Movement I of Cantata Solaris, sung beautifully by the Ithaca College Contemporary Choral Ensemble; Christopher H. Harris, conductor.
I looked out the window today.
The sun seemed colder.
Still it seems there is love
And beauty in this world.
But what good are flowers
If you can’t smell them, too?
And what good is a sunset
If there is no one with whom to share it?
My sweetheart, I sigh for you—
A bit of context for the piece (I don't usually write out full explanations of what certain parts of a piece mean or represent. I generally prefer to give people a title, and let them form their own interpretations. But, however, this piece has a specific meaning that's more important to the essence of the piece as a whole):
Grief and death are two subjects from which I tend to stay away. In this case, though, I was asked write piece about them by a dear friend, and even then, I didn't want the text to be especially morbid or maudlin. The concept behind this piece is that of thinking about someone you care about after a while has passed since they passed away, and after the initial mourning period has passed. Maybe it's a few months after, maybe a few years, maybe a whole lifetime. One of the first things you'll notice is that the Basses hold a low G for a very long time. That sort of represents the sadness that never really ever goes away, though it can be covered up or buried slightly. It's sort of like all that grief is being held back by emotional flood gates, which are still pretty fragile. The "Oo"s in the Alto are very free and are sort of attempting to soothe the Bass part. The entire beginning section (and much of the rest of it, in fact), lacks a clear pulse. I was trying to evoke a sense of being suspended in time, because when during grief, time sometimes sort of stops in our minds. The Tenors and Baritones come in with the Altos to sing the text, sort of dancing delicately on top of the "flood gates" trying not to disturb them. Between phrases and on rests, the Bass note always pokes through the texture, as sadness can sometimes poke through at unexpected moments. On the "sun" of "sunset," the group gets slightly louder (only from pianissimo to piano), and then on "share" they start to let go as the "flood gates," start to open up. I picture this like holding onto a kite on a very very windy day, and keeping it very very close to you for a long time until you finally begin to let it go little by little. Anyway, the whole thing builds up into a massive sigh, the inhale of which is represented by a giant tertian stack, and an arpeggio in the Bass (who are finally singing on text, since the "flood gates" are open), the exhale of which is represented by the subsequent diminuendo until the end. And it's not really the sort of deliberate sigh one might give when one if feeling nostalgic or wistful or exasperated. It's sort of an involuntary sigh that comes from deep down, maybe accompanied by tears. Almost more like a drawn out gasp.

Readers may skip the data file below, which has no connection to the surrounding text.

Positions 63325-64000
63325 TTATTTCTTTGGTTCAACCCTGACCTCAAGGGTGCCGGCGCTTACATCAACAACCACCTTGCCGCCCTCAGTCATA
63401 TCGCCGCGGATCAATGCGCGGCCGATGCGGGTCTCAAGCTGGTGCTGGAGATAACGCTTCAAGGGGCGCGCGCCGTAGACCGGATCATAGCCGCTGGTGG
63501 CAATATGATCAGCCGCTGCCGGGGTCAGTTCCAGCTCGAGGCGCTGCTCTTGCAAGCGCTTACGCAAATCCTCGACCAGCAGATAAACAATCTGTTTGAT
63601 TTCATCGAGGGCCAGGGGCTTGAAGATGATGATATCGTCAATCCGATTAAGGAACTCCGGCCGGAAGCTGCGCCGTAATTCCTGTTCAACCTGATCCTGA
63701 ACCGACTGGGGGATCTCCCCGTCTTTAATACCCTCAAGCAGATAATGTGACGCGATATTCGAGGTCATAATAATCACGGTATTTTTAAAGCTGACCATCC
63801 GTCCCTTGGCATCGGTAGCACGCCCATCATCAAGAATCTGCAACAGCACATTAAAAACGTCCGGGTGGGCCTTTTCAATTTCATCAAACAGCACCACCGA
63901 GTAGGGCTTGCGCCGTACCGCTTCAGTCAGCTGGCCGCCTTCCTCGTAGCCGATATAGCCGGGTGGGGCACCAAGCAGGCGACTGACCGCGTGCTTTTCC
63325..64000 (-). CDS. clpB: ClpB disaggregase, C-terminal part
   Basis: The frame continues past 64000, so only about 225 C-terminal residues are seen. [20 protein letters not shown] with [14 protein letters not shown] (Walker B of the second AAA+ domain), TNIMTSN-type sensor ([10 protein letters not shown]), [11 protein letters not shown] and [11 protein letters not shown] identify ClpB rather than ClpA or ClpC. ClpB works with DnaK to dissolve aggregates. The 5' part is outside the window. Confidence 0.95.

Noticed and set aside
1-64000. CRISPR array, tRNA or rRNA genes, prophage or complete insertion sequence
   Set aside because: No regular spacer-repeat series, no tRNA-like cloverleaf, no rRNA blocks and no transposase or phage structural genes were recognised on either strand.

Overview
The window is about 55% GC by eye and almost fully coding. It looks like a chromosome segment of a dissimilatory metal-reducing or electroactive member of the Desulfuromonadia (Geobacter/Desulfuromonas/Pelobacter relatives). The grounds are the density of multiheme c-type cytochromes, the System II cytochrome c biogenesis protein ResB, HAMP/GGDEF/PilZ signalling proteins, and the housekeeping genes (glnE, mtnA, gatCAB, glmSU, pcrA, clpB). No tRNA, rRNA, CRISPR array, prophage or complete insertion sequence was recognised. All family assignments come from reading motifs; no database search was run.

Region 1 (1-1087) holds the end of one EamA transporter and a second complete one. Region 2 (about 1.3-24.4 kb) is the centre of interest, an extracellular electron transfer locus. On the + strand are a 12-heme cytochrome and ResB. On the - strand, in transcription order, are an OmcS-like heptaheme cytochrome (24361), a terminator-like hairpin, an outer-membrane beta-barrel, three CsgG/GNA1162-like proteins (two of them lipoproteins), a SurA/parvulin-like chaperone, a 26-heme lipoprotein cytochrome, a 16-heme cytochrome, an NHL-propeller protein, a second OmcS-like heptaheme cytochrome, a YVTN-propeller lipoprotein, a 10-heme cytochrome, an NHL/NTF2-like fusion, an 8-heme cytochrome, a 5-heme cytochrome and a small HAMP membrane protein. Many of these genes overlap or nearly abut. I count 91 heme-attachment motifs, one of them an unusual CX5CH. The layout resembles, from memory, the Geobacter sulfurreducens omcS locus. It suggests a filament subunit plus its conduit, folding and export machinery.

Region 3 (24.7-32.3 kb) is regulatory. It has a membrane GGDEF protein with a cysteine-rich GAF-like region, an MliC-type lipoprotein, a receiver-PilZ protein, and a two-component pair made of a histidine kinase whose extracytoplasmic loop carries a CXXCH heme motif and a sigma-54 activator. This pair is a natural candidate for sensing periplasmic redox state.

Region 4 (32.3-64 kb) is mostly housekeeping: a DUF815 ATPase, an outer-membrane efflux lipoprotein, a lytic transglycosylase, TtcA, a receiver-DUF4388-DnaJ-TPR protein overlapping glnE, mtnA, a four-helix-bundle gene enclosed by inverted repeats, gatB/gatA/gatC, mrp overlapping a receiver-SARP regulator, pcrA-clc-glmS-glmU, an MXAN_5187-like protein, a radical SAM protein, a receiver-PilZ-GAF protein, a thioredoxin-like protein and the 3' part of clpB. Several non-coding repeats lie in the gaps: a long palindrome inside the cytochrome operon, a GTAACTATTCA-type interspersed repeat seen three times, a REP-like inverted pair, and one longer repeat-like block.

When it's complete, Cantata Solaris will be scored mostly for Choir and Orchestra. The other movements will be a lot more celebratory than this one. This is the only one that's more introspective and melancholy.
Sorry if this is getting all depressing, haha. This movement isn't supposed to be all sad! There's an undercurrent of hope in there, too. :D